You may come across inconsiderate people in your life who don’t take your feelings into account when they are dealing with you. You can also meet people who do not want to stop thinking about themselves or who try to take advantage of you by draining all your energy .
It is necessary that in your daily relationships you do not give power to other people over your emotions, doing so will only lead to toxic and unhealthy interpersonal relationships . The key to be able to overcome the resentments that people generate because of their criticism or negative verbal messages is your own reactivity. It is you who must change the behavior and not them. Nothing will change if you look elsewhere.
Improve your interpersonal interactions without empowering yourself
People often joke about new topics (content) but that real change involves fixing how we speak or act (process). Here’s a helpful checklist to improve your interactions so that you can really start having healthy relationships that give you rather than leave you.
- Don’t expect others to change. Work on yourself instead of wanting others to change for you. When we set low or no expectations for others, we have a better chance of being satisfied. The less you expect from others, the less disappointment you will get.
- Model the change you want to see. Mahatma Ghandi said, “You must be the change you want to see in the world.” Yes, if we are faced with challenges, we may well push others along the way. Certainly, if we lean toward underperformance and pessimism, the outlook remains less bright.
- Practice positivity. Consider the ratio of positive to negative feelings created, whether at home, at school, at work, or among friends.
- Be nice. It takes as much or even less energy to show a smile or an affectionate comment than to sigh, frown, or impart sarcasm. Fred Rogers perhaps conveyed this best: “There are three ways to achieve ultimate success. The first way is to be kind. The second way is to be kind. The third way is to be kind.”
- Don’t take things personally. Observe this and other cognitive distortions, such as emotional reasoning, black-and-white thinking , excessive generalization, reading other people’s minds, predicting the future, and catastrophe.
- Be direct. Avoid forming triangles. The closest distance between two points is a straight line. Do you have something to say to someone else? Think of a line. When that line wobbles, it looks like two people who don’t get along on either end. If we discharge another person, forming a triangle, our temporary relief is just that. Temporary. You need to be direct but also courteous to start an important conversation with others.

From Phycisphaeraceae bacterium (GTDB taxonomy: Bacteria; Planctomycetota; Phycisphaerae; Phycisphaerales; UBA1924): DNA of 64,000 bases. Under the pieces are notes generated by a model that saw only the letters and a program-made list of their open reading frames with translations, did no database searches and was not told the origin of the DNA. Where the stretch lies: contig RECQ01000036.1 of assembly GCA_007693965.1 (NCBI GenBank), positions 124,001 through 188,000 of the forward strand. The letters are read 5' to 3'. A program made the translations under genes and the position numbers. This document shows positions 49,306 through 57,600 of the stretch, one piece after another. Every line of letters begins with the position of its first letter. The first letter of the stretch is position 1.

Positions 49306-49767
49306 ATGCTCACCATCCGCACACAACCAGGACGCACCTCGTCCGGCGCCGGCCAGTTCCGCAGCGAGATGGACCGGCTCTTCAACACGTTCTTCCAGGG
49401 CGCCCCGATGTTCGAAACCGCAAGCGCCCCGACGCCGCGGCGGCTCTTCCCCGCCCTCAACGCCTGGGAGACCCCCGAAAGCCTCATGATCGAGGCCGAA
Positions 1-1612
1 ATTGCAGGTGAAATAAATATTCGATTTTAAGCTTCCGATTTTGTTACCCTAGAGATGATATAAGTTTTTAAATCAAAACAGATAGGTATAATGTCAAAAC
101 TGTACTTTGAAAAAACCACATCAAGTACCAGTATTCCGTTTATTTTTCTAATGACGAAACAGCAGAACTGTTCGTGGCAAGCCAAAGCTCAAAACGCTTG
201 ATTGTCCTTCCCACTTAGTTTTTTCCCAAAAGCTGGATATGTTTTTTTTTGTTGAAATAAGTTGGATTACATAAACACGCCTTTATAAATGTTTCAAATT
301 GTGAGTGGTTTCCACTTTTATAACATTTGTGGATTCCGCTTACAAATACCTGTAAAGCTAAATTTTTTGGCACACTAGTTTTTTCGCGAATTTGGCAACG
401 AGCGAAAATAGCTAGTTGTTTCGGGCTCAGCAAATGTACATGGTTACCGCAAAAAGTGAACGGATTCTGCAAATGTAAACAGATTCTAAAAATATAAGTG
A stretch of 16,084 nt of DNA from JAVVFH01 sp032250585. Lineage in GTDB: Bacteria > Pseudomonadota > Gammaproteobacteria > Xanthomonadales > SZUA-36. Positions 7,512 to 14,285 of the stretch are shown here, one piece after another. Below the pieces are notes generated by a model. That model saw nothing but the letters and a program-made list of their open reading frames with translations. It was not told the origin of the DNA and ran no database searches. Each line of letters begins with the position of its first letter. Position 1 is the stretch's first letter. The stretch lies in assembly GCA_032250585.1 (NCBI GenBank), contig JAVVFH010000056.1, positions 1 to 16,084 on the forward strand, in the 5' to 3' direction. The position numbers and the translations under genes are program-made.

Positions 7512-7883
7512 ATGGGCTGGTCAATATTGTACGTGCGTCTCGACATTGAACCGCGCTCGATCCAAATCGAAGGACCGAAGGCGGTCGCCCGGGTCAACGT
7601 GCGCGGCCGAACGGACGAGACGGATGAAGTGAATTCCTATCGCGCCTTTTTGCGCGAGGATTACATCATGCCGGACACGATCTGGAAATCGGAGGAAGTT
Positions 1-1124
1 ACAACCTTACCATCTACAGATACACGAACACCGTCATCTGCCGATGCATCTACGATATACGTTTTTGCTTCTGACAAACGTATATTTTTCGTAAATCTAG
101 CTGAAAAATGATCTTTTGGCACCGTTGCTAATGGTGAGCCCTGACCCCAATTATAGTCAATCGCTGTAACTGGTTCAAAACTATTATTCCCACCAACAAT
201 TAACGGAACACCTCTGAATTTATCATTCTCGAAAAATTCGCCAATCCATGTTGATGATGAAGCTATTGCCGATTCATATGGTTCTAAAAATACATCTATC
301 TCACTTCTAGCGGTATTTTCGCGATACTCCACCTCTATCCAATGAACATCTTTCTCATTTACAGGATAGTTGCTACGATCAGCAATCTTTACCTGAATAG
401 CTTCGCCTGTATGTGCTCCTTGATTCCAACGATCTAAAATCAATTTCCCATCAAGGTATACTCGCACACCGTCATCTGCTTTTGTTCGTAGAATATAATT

- Clean up your emotional disorders. There are four stages to anger: build-up, spark and implosion, explosion (or both), and the cleansing stage. If you spilled soda on the floor, would you leave it there? No, because it would stain, it would attract bugs, it would create a fall hazard, in other words it would turn into a disaster. But very often people leave their sticky and emotional disorders wherever they occur without cleaning or resolving them. It is similar to the stone wall, which we know will also undo relationships, over time.
- Cool down. Use “I’m sorry” messages and avoid making affirmations. Don’t take anything for granted because this will only make other people defensive.
- Do not get away from your loved ones. Out of sight, out of mind , right? Incorrect. Family systems teach us that the limit, one of the eight principles of Bowen’s theory, generates more anxiety than it corrects.
The emotional cutoff is the extreme way to distance yourself, but it has long-term ramifications for future intimate relationships, even generations, because anxiety is less able to be absorbed. Chronic anxiety multiplies. Those who cut look to others to meet their connection needs . When those relationships become strained, especially if people don’t work to improve their identity, the same interpersonal issues arise.